Monday, July 28, 2008

Timm McIntosh Interview

What's to say? If you don't know who Timm McIntosh is... well, what the fuck are you doing with your life? He formed Trial, played briefly for Champion, toured with The Warriors and now fronts Wait In Vain. He also runs Panic Records... a label that has put out a lot of good stuff over the last 2 years. But really, the only thing that matters there is the Trial bit. One of the best bands of the last decade easily. This interview first originally appeared in my zine TheSharpendZine issue 3. It was conducted nearly 3 years ago... just before the Trial Reunion shows. If you aren't familiar with Timms projects you need to look into them. Even if it's just Trial. Seriously... I can't rave on enough about this band. Pure gold. GO!

First up, I know it' lame but so the unfarmiliar readers can get an idea of you can I just get your age and where you are from?

 I'm 24 and I've been living in Seattle for the past 11 years, so that makes me from Seattle officially.


You played guitar for legendary hardcore band Trial and while in the band released what has been hailed by many as one of the greatest hardcore records of all time in 'Are These Our Lives?'. Do you find that you are often referred to as 'the guy who was in Trial'. Does it bother you?

 I think that anyone that was in a band that was noticed by a few people, they tend to become that guy/girl from whichever band. It doesn't bother me at all. It's a part of who I am completely. I put my heart into Trial and I'm proud of the things that we accomplished as a band. Some of the best times of my life were shared with the other guys.


How old were you when you formed Trial?

 hmmmm. Age really doesn't matter does it? Too young to know, too old to care? We started in 1994 after I moved to Seattle. Greg, Derek and myself got it going together.


Being that Trial haven't been together properly for 5 years, do you find that your / others in the band views changed a great deal? I interperated 'Are These Our Lives?' as a greatly politically motivated release. Are you still motivated in the same way that you were back then?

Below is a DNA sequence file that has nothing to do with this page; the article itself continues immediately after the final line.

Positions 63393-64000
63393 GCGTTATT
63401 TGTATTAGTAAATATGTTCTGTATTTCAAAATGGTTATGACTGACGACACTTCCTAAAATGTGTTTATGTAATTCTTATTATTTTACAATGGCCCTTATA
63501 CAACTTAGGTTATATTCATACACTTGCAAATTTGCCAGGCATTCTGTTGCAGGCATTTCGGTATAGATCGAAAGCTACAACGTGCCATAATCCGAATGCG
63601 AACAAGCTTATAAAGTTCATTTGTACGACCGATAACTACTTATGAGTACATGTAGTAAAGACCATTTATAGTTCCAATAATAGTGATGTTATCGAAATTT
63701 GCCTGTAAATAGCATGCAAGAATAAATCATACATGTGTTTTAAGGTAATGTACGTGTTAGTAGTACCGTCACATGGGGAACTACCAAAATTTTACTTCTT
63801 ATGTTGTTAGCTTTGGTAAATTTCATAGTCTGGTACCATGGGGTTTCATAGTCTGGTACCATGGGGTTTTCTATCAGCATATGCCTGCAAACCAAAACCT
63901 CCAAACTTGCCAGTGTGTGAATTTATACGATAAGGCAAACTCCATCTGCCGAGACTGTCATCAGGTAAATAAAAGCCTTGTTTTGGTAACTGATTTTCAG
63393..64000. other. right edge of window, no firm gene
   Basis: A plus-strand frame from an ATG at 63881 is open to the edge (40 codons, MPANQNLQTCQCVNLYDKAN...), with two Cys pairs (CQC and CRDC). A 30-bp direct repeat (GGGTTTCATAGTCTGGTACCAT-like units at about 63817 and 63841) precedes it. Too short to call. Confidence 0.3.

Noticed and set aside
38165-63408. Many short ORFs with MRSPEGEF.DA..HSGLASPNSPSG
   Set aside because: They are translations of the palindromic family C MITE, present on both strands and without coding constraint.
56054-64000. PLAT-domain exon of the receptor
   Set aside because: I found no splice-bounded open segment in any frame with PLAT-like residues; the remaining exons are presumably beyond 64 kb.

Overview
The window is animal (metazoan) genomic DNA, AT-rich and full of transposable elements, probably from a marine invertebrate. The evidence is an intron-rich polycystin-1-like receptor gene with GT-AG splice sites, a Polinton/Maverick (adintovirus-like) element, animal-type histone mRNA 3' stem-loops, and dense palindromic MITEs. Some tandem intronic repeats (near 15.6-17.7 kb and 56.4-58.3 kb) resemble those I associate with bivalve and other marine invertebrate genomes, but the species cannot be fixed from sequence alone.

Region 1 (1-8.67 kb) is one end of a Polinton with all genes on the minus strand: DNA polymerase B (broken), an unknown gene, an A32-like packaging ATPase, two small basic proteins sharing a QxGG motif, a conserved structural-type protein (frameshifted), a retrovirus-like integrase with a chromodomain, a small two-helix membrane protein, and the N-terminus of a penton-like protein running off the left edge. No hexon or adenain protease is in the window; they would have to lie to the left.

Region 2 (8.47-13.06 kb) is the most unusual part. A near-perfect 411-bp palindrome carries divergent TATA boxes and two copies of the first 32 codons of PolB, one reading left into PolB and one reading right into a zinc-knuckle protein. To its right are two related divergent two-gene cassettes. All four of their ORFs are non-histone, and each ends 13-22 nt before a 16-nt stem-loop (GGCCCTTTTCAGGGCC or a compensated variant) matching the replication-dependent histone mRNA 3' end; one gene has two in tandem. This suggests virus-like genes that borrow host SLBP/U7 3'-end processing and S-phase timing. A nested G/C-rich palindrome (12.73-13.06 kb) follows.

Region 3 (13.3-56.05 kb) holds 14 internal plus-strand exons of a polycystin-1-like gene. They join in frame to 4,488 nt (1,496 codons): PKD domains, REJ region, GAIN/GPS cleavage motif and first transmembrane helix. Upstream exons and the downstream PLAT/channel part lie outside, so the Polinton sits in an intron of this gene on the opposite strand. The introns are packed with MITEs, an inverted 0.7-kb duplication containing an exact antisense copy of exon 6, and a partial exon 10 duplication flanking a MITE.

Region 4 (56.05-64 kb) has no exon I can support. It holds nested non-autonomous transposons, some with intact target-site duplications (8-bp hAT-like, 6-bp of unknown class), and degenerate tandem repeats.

The ideas still remain, the feelings for those ideas will never fade. They're apart of us and are still backed. We've all become really busy in our lives with our projects that it sometimes takes a backseat. We still incorporate the ideas that we spoke about on our record into our everyday lives though. In a sense you could say that we are all politically active still.


Do you think that overall the views and opinions of others in the scene have changes a great deal? How do you think the scene has changed most?

 It's definitely a new era of hardcore that we're involved in now. The scene has changed in a way that I don't see as many print zines with essays from kids that are involved in the scene. They're mostly filled with interviews with the bands and pictures. I think the involvement of the average hardcore kid has dwindled, when it used to be a very DIY scene. Meaning that kids would take it upon themselves to do shows and zines. Nowdays, kids let someone else hand it to them, and then cry about it not being the way they wanted it. The kids that are starting bands now have a different motivation behind it. Since the popularity of Hardcore/Punk has grown, a lot of people are starting bands to become rock stars, this is the wrong reason to be involved in hardcore I feel. There are things that separate us from the mainstream bands. No rockstar attitudes, messages and heart. Bands are rarely turning my head now days as I don't feel that I can take some of them seriously.